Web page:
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Janina

JANINA, a town of North Epirus in Greece. Pop. (1930) 21,503. The largest ethnical groups in the population are the Albanian and Greek. The position of Janina is strikingly pic turesque. At the foot of the grey limestone mass of Mount Mitzekeli (1,50oft.), which forms part of the fine range of hills running north from the Gulf of Arta, there lies a valley (the Hellopia of antiquity) partly occupied by a lake; and the city is built on the slopes of a slight eminence, stretching down to the western shore. It has greatly declined from the state of barbaric prosperity which it enjoyed from 1788 to 1822, when it was the seat of Ali Pasha (q.v.), and was estimated to have from 30,000 to 50,000 inhabitants. The fortress—Demir Kule or Iron Castle, which, like the principal seraglio, was built on a promontory jut ting into the lake—is now in ruins. But the city is the seat of a Greek archbishop, and still possesses many mosques and churches, besides synagogues, a Greek college (gymnasium), a library and a hospital. Sayades (opposite Corfu) and Arta are the places through which it receives its imports. The rich gold and silver embroidery for which the city has long been famous is still one of the notable articles in its bazaar.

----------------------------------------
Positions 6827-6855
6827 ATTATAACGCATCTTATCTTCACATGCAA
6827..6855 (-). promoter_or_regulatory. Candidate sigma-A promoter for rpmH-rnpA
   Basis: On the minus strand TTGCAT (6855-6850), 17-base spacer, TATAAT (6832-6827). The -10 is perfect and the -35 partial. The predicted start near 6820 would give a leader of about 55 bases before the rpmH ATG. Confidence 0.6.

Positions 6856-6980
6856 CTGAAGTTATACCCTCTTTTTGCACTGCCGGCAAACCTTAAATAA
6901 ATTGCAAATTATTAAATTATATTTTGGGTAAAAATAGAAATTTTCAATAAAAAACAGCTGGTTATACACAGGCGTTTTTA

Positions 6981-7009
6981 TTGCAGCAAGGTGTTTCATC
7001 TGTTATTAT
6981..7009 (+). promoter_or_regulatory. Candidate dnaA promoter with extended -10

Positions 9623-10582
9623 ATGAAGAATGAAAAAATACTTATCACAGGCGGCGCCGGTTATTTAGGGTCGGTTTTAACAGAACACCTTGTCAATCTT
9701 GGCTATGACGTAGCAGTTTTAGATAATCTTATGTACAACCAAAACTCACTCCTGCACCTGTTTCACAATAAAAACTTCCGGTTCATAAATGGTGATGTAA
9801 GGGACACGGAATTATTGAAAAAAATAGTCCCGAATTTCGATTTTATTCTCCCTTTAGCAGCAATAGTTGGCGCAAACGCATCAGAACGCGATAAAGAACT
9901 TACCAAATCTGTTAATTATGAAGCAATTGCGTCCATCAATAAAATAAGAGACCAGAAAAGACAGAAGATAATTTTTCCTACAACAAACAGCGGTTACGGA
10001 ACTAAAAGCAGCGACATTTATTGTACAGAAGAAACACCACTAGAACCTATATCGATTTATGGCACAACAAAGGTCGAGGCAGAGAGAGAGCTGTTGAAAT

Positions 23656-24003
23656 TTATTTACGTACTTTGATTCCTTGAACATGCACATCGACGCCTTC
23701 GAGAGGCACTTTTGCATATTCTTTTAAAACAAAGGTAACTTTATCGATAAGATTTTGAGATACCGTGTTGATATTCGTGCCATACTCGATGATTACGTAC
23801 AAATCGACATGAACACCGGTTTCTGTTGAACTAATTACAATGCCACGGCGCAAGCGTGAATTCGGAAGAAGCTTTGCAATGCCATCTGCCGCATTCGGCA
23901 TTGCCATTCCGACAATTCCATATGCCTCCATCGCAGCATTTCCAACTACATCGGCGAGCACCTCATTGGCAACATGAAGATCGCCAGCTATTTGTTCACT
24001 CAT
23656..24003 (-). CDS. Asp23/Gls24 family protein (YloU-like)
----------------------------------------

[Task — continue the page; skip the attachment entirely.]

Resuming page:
The lake of Janina (perhaps to be identified with the Pambotus or Pambotis of antiquity) is 6 m. long, and has an area of 24 sq.m., with an extreme depth of less than 35 ft. In time of flood it is united with the smaller lake of Labchistas to the north. There

are no affluents of any considerable size, and the only outlets are underground passages or katavothrai extending for many miles through the calcareous rocks.

As Anna Comnena, in describing the capture of the town by Bohemond in 1082, speaks of the walls as being dilapidated, it may be supposed that the place existed before the 11th century. It is mentioned from time to time in the Byzantine annals, and on the establishment of the lordship of Epirus by Michael Angelus Comnenus Ducas, it became his capital. In the middle ages it was successively attacked by Serbs, Macedonians and Albanians; but it was in possession of the successors of Michael when the forces of the Sultan Murad appeared before it in 5430 (cf. Hahn, Alban. Studien, Jena PP. Since 1431 it re mained under Turkish rule but was occupied by the Greeks early in 1913 in the first Balkan war. Since then it has been the prin cipal town of Epirus. It uses as ports Prevoza, to the South, and Santi Quaranta in Albania. Janina is still (1928) notorious as a centre for the organization of brigandage, which is rendered more easy by the proximity of the Albanian border.

See Holland's Travels (1815) ; Hughes, Travels in Greece, etc. (1830) ; H. F. Tozer, Researches in the Highlands of Turkey (London, 5869) . See also ALBANIA and the authorities there cited.

city, time, greek and lake